MailChimp 101: Lists, Groups & Segments

MailChimp 101: Lists, Groups & Segments

Posted in Marketing by on

Running good marketing campaigns is based on knowing who you're talking to, what they are interested in and how they might behave. MailChimp helps you break down your contacts using lists, groups and segments. 

In this guide, we’ll cover the basics of lists, groups, and segments. We'll also go over what you need to know before you start importing contacts into MailChimp. 

Before you start building and organising your contacts, make sure you get permission from them. It's a requirement from MailChimp, and also just common courtesy. Read more about permission here.

What are Lists?

MailChimp's email marketing platform centres on your list. Lists store your contacts’ email addresses, plus any other info they provide (such as their location). 

Before you start writing any emails, you'll need to select the list of subscribers it will be going to. You'll need to create a list of subscribers and do a bit of setup before you can import them into MailChimp. You can start by making one general list for everybody, or if you already have different kinds of groups in mind, set those up as separate lists in the first place. 

What Can You Do With Lists?

Lists are the foundation for segments, which allow you to write extremely targeted messages to people based on filters of all sorts. You use lists as a starting point, then include conditions to come up with a narrow group of contacts. For example, you might want to write an email to anyone who is living in the Melbourne area between the ages of 20-35 who has spent over $60 and has been to your store in the past six months to tell them about an upcoming pop-up market you'll be at. Your list may be everyone who lives in the Melbourne area, and you can segment the rest to come up with your group.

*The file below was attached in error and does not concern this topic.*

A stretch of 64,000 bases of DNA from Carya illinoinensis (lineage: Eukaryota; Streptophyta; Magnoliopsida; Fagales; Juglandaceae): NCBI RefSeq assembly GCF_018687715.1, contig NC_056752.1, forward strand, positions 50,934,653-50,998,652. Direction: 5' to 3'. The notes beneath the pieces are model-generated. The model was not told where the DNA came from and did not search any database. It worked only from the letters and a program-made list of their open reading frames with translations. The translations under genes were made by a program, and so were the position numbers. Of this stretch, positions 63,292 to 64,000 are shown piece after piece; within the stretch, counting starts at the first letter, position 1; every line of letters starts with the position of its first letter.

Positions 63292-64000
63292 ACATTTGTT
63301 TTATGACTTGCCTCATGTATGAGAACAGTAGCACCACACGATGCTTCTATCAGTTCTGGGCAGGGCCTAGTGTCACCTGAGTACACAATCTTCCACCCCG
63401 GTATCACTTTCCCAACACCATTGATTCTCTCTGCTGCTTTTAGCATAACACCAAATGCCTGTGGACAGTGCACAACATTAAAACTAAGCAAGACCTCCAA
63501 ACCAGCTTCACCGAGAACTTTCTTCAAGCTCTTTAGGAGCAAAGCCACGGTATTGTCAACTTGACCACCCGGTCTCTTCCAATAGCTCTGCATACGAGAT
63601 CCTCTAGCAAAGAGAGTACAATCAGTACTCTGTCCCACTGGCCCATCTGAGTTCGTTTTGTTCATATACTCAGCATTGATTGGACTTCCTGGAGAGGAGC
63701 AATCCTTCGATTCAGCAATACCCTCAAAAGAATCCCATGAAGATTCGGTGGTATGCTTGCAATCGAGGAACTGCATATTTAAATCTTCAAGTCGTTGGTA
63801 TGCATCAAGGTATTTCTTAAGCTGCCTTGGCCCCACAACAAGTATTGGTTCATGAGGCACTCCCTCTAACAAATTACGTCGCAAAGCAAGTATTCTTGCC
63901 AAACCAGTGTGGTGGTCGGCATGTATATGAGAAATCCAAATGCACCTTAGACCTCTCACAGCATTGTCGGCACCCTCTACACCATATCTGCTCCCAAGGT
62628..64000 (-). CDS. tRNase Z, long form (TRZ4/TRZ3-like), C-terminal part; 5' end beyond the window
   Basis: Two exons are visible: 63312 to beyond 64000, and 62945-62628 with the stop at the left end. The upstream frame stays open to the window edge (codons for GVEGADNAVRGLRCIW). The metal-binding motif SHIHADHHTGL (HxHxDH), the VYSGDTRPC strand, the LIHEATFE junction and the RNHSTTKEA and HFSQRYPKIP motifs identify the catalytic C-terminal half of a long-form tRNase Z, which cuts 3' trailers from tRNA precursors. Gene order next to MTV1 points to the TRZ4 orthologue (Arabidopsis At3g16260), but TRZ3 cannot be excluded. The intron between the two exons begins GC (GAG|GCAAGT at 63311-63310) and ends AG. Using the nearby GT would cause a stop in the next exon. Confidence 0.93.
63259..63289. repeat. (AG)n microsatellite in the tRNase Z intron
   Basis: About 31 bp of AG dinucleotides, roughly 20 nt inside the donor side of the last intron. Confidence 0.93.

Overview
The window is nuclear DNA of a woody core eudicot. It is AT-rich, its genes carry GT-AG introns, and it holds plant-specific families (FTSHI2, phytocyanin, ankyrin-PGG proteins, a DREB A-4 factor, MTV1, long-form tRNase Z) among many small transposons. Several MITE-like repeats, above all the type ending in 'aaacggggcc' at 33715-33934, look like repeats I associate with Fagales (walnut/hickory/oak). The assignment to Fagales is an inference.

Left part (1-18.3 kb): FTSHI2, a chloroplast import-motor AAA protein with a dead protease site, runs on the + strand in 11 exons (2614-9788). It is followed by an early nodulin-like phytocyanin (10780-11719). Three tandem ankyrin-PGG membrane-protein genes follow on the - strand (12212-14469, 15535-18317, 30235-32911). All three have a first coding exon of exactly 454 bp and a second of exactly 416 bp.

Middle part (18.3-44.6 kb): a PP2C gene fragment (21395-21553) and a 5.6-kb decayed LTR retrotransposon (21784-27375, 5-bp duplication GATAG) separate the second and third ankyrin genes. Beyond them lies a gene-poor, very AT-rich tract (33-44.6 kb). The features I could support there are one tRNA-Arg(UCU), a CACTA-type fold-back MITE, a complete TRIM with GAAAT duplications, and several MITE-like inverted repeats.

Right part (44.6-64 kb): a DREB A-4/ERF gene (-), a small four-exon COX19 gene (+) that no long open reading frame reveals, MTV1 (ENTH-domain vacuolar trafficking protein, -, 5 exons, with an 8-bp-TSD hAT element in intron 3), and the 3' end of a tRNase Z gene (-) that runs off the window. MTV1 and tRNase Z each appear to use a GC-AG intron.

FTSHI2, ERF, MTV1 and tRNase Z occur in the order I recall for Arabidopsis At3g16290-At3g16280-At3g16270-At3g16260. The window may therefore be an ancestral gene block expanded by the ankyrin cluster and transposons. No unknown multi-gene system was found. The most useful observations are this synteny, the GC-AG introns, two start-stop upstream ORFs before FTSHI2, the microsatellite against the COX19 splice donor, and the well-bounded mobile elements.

Importing your existing subscribers

MailChimp’s List Import Builder is your starting point for importing existing contacts. You'll need at minimum the email addresses of people who have opted in to receive email marketing (though any other info, like their full names, is useful too. 

The basic idea is to put all of your existing contacts onto a blank spreadsheet, such as in Excel or Numbers, download it as a CSV file, and upload it onto a MailChimp list.

You can also copy and paste your spreadsheet into MailChimp. If you don't have existing contacts, you can type them directly into a new list. If it's not working right away, take a look for tricky things like extra spaces -- they can stop the process and aren't always the easiest to spot. 

Still need help? Here is a simple step-by-step guide as to how to import your subscribers to your MailChimp list. 

How To Reconfirm a List of Old Subscribers 

You've been collecting emails for years, and are unsure which are actually still subscribers. Not a problem. "Stale addresses" are old or invalid email addresses that haven't received anything from you in a long time. They can lead to higher bounce rates, which is likely to get you marked as spam.